The X60 Pro+ hangs with the best when it comes to performance, with top-shelf hardware by way of the Qualcomm Snapdragon 888 chipset, 12GB of LPDDR5 RAM, and 256GB of speedy UFS 3.1 storage. Benchmark scores put this phone right alongside the OnePlus 9/9Pro, and the phone handles heat dissipation across the metal frame remarkably well, so much so that there’s barely an instance (even after a sustained 45-minute COD Mobile session) that the phone throttles performance. Apps load quickly, multitasking is expectedly good (with virtual RAM backing up the ample 12GB of memory) and one barely gets the chance to push this chip in daily usage. The 4200mAh battery yielded between five and a half and six hours of screen-on time with smart switch enabled for screen refresh rate, and there’s 55W wired charging to tank up in a little over 45 minutes. The lack of wireless charging, though…And while Funtouch OS is polished and refined in everyday use (far from its iOS-clone beginnings), it still ships with an unreasonable amount of bloatware. Shipping a premium flagship experience includes dialing back the money grab tie-ups, but that’s not the case on the X60 Pro+, at least not out of the box.


Last year’s X50 Pro had me going ‘Gimbly Amazing!’ for the phone’s camera setup, and the X60 Pro+ amps the X60 Pro up a notch, with a 50MP Samsung GN1 sensor with OIS, along with a 32MP 2x telephoto portrait lens, a 48MP IMX589 ultrawide angle with micro-gimbal camera, and an 8MP 5X periscope zoom camera (plus a 32MP selfie shooter). The primary shooter takes excellent images rich with detail and slightly oversaturated colors, with optical image stabilization taking blur-free images at night. The 48MP ultrawide takes gorgeous images with the same color science and dynamic range of the primary camera, albeit with details that are soft around the edges. The ultrawide gets the gimbal stabilization in the Pro+ (as compared to the primary shooter on the Pro), and that helps narrow the gap between the main shooter and the ultra-wide when it comes to low-light shots. There’s autofocus which allows the ultrawide to serve as a macro shooter as well - this is a supremely usable set of primary and ultrawide shooters.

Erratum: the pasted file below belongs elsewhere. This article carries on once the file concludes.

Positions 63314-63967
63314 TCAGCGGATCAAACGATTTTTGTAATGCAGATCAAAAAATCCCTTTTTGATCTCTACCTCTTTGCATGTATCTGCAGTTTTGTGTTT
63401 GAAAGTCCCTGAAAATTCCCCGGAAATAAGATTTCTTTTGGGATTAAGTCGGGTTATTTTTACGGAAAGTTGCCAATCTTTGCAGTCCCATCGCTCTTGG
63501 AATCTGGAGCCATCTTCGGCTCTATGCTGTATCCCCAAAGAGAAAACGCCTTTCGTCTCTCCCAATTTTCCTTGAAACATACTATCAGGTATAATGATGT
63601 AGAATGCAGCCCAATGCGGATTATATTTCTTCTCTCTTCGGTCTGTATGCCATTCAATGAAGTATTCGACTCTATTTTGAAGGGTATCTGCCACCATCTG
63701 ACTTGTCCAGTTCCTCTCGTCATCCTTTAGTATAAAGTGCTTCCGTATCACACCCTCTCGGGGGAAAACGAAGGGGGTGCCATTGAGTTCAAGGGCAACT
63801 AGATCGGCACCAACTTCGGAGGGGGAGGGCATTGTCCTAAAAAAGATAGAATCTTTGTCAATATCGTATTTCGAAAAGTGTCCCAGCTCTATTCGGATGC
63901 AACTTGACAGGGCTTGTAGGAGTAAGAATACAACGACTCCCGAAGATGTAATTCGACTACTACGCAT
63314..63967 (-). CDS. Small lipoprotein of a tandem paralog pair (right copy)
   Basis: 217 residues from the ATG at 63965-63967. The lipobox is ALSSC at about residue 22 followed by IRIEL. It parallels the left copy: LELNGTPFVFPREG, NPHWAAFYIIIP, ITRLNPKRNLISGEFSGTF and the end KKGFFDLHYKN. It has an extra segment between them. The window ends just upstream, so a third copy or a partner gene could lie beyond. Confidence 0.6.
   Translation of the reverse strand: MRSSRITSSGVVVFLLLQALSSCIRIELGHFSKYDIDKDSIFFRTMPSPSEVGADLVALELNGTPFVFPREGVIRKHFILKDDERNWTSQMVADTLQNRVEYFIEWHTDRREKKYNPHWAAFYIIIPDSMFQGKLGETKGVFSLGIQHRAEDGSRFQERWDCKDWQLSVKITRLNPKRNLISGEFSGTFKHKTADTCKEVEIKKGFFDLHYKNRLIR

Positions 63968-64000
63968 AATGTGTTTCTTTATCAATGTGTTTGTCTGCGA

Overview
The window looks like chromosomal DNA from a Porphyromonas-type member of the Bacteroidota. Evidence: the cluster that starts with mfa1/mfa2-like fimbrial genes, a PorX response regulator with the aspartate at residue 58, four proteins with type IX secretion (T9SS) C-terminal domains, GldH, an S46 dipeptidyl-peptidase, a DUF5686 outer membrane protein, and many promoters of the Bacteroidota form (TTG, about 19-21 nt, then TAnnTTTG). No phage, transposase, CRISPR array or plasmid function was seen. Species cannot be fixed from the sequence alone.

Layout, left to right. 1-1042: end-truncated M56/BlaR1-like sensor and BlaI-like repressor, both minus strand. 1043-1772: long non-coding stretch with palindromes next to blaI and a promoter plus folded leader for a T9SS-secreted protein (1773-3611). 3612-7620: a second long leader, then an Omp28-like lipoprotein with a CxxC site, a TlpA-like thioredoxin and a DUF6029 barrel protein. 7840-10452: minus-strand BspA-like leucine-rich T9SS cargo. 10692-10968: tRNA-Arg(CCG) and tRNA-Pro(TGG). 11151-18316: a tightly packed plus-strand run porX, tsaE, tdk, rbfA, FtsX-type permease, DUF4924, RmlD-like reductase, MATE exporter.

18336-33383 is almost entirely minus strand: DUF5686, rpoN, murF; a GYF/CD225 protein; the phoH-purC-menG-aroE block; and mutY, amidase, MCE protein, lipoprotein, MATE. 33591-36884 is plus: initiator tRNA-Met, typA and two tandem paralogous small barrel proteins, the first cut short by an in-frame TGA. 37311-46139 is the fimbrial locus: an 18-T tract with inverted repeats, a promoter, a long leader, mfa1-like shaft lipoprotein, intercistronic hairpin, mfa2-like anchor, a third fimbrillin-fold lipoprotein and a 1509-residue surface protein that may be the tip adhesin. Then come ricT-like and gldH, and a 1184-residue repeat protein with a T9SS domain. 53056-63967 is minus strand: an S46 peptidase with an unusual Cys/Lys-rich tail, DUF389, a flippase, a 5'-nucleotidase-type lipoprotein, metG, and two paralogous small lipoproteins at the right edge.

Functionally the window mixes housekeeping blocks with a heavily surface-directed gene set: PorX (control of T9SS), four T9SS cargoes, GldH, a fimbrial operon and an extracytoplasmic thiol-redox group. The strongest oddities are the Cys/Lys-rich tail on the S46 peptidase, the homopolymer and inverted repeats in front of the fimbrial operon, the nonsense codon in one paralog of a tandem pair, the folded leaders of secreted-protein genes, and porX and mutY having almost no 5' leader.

As for the telephoto cameras, the portrait camera produces good results and excellent portrait shots, seeing that it is near that 50mm mark that works so well for person photography. For further reach, you’re going to have to switch over to the 5X zoom camera, for results that were a shade below the Samsung S21 Ultra and the Mi 11 Ultra, especially when you start pushing beyond the 20X zoom level. Video capabilities are extensive, with 8K/30fps, 4K/60fps, 720p/480fps and 1080p/240fps slow-motion, and the phone uses standard or “ultra-stable” stabilization (using the micro-gimbal on the ultrawide), with the latter limited to 1080p/60fps.

Let’s put things in perspective. The X60 Pro+ only somewhat justifies the premium you have to pay over the X60 Pro, and while the performance and camera upgrades are worthwhile, the fact that the Pro+ lacks the IP rating, wireless charging and stereo speakers puts it at a disadvantage against similarly priced peers. Is it a better phone than the OnePlus 9 Pro and the Mi11 Ultra? Maybe in terms of pure performance and sheer versatility of the camera setup, including the class-leading stabilization system, and that exceptional in-hand feel. In the end, it feels like a bunch of steps in the right direction, but a few steps short of greatness.

Vivo X60 Pro+

Pros: Gorgeous design, good display, micro-gimbal stabilization is useful innovation, great performance

Cons: Lacks wireless charging and IP rating, single speaker.

Rating: 8/10

Price: Rs. 69,990 (12GB/256GB) in Emperor Blue

Tushar Kanwar is a tech columnist and commentator, and tweets @2shar